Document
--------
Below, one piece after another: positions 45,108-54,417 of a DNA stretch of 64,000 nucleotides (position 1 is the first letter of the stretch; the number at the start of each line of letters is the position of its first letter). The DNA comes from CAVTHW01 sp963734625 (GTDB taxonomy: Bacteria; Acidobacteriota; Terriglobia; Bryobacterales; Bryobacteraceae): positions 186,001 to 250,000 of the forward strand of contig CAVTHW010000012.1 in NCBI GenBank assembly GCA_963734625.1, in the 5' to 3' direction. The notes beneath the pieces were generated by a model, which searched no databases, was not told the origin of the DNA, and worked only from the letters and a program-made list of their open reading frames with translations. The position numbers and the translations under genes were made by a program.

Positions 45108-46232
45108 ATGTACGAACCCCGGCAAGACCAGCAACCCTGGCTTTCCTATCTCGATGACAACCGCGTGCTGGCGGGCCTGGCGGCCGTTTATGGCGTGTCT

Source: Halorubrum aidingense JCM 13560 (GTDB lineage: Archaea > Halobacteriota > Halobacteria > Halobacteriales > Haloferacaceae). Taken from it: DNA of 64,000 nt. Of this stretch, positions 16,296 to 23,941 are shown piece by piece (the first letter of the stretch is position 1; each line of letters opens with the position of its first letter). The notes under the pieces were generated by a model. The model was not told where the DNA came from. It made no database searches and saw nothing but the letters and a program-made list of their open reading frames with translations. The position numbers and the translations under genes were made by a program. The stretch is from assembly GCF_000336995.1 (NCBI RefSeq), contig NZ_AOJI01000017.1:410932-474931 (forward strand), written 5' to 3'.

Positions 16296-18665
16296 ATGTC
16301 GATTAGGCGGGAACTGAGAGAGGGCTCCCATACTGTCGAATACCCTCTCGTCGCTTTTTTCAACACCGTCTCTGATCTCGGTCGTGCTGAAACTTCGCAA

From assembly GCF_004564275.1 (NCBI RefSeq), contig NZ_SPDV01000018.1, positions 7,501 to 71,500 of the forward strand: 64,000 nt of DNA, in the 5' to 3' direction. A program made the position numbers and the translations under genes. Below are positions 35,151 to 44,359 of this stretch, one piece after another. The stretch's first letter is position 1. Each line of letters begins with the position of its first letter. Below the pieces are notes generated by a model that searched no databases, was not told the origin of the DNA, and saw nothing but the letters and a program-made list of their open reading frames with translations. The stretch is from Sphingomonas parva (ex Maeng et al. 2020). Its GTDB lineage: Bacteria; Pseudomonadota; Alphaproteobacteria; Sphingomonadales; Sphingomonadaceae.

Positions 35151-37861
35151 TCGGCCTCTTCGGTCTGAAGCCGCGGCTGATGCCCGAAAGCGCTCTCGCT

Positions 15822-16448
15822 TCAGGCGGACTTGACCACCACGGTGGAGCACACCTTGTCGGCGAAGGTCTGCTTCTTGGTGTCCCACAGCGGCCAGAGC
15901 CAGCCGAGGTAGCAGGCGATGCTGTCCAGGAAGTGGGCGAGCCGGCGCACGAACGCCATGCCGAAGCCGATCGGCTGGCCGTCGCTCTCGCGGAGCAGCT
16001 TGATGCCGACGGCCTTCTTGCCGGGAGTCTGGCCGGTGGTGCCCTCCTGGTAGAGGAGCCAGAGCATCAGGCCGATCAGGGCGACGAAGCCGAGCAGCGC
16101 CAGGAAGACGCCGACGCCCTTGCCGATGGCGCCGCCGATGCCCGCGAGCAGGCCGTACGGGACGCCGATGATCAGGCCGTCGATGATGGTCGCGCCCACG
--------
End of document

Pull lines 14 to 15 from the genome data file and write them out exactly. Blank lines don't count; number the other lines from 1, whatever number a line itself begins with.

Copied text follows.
16001 TGATGCCGACGGCCTTCTTGCCGGGAGTCTGGCCGGTGGTGCCCTCCTGGTAGAGGAGCCAGAGCATCAGGCCGATCAGGGCGACGAAGCCGAGCAGCGC
16101 CAGGAAGACGCCGACGCCCTTGCCGATGGCGCCGCCGATGCCCGCGAGCAGGCCGTACGGGACGCCGATGATCAGGCCGTCGATGATGGTCGCGCCCACG